The SimpleScore makes it easy to compare products and services featured here on The Simple Dollar in a transparent, open and honest way. We rate these products and services using five factors and average them to calculate a single SimpleScore. For auto insurance, we compare:

        • Discounts
        • Coverage options
        • Support
        • Customer satisfaction
        • Accessibility

        You can read more about each factor and the details of each score in our auto insurance methodology. Use our ratings and editorial recommendations as you shop for the best auto insurance that fits your coverage needs.

        Car insurance rates: We used insurance rates from Quadrant Information Services. This includes analyzing thousands of rates from all 50 states that were publicly sourced from 2019 insurer filings. Rates are based on a 30-year-old male or female that had a clean driving record. Full Coverage premiums assumed a $500 collision and comprehensive deductible, and we looked at those who had both good and poor credit. These rates should be used to inform your car insurance shopping process, but your own quote may differ.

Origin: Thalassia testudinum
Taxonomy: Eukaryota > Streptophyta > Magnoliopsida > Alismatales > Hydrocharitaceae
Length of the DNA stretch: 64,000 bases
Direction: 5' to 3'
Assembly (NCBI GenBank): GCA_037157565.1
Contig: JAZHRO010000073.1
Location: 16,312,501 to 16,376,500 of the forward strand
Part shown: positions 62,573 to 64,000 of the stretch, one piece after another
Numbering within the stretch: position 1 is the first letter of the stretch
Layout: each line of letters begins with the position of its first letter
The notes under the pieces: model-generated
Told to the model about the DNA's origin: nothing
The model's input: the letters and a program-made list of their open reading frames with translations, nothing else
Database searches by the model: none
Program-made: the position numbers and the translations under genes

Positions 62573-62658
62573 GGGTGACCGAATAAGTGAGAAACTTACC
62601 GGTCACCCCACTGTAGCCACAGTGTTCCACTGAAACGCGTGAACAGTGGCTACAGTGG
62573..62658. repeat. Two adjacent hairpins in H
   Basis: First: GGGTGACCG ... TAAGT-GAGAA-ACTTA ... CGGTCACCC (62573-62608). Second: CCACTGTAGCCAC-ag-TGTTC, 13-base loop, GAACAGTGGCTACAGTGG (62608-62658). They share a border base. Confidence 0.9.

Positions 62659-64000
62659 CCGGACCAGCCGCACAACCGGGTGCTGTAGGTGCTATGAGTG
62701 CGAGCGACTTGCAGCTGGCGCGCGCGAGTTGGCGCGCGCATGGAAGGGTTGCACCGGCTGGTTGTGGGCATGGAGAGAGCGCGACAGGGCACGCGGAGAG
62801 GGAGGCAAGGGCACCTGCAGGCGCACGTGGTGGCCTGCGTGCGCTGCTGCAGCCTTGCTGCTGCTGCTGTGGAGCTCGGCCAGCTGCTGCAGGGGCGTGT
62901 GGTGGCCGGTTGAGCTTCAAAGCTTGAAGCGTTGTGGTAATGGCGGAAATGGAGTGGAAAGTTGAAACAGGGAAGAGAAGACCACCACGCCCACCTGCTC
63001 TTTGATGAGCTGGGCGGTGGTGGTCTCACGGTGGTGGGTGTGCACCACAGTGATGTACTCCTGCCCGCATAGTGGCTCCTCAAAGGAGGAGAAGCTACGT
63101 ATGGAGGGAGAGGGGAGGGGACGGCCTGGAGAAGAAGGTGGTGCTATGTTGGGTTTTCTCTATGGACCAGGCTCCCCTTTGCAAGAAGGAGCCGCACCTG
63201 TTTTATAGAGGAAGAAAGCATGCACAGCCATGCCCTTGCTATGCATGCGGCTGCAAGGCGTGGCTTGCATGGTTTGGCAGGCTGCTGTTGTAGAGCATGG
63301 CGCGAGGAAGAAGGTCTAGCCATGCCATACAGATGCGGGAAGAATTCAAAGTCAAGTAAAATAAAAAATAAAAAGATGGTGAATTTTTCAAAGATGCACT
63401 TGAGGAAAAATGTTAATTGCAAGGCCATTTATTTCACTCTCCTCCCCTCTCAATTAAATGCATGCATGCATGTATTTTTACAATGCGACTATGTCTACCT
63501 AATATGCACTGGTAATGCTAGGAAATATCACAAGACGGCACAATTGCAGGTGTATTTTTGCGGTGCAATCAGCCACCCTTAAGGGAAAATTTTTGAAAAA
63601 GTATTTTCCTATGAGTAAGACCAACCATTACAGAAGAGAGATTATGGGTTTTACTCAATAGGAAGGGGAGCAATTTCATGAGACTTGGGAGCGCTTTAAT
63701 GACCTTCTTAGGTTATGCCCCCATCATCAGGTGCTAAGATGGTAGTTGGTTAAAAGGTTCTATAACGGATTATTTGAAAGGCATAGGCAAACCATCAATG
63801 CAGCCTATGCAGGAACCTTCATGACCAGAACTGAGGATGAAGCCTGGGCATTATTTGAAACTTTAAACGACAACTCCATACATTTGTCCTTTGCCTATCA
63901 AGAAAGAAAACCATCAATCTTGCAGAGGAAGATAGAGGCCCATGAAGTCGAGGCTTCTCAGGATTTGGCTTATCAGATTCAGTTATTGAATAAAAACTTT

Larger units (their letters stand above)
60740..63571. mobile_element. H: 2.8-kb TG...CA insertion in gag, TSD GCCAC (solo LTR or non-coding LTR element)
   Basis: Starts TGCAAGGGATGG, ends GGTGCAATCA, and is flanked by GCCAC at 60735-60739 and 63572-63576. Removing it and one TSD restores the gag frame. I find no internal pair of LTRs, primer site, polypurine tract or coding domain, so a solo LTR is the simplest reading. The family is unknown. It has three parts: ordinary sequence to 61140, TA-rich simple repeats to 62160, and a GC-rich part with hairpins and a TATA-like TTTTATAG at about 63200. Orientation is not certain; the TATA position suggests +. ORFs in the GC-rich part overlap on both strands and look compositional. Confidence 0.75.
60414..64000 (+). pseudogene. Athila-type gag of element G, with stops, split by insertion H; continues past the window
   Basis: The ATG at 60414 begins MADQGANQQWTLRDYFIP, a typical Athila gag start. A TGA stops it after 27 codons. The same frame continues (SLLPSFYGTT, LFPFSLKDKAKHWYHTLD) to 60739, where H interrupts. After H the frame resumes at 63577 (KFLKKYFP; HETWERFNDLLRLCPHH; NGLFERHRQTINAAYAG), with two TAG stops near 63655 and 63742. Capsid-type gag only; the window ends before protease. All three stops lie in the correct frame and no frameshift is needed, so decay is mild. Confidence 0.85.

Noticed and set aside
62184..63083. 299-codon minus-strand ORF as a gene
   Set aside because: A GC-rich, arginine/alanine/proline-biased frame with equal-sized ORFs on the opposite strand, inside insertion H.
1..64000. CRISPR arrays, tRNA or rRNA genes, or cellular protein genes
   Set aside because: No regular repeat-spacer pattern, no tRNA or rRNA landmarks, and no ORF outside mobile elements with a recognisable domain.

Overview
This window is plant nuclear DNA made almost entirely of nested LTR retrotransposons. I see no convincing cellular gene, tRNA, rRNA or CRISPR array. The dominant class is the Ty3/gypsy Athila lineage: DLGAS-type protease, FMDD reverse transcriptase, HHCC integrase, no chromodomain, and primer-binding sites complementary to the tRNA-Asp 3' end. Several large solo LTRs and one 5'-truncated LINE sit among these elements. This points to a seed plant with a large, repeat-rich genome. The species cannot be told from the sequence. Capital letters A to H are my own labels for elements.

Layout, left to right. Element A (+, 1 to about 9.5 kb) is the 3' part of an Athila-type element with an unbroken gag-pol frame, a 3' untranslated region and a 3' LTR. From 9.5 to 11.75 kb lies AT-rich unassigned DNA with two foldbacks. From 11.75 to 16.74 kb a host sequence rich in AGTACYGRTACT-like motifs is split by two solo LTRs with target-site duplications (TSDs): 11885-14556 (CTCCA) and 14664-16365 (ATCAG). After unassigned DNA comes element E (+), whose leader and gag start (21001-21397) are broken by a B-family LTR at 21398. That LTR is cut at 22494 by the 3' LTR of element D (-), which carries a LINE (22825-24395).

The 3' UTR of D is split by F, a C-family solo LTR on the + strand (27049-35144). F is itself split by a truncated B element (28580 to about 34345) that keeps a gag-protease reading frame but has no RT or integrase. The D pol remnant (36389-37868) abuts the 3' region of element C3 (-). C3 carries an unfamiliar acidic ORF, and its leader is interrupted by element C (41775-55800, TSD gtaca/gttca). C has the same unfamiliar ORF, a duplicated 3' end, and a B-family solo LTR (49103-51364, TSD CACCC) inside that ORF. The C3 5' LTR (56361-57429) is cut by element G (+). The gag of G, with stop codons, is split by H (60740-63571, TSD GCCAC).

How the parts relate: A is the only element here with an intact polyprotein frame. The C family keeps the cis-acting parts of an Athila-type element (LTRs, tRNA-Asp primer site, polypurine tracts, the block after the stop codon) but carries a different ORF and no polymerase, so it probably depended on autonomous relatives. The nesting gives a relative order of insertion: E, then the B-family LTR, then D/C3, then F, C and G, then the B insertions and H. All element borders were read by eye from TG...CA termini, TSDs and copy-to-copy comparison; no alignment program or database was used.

Why do some brands have different SimpleScores on different pages?

        To ensure the SimpleScore is as helpful and accurate as possible, we developed unique criteria for every category we compare at The Simple Dollar. Since most brands offer a variety of financial solutions, their products and services will score differently depending on what we’re scoring on a given page.
        However, it’s also possible for the same product from the same brand to have multiple SimpleScores. For instance, if we compare State Farm’s home insurance according to our criteria for the best home insurance, it scores a 3.8 out of 5. But when we compare State Farm according to the criteria for the best auto insurance, it scores higher, since the features the company offers can vary by the type of insurance.


        We looked at the number of discounts each company offers — more discounts mean a higher score.

        Coverage Options

        We awarded higher scores to the companies that have the most coverage options.


        We awarded higher scores to lenders with the most channels for customer support.

        Customer Satisfaction

        We leveraged the J.D. Power 2019 Auto Insurance Satisfaction Study℠ to see how customers rated their experience with each company. (If a company wasn’t included in J.D. Power’s study, we skipped this aspect and averaged the four remaining aspect scores.)


        We looked at the level of accessibility of each company –– the more resources they have the higher their score.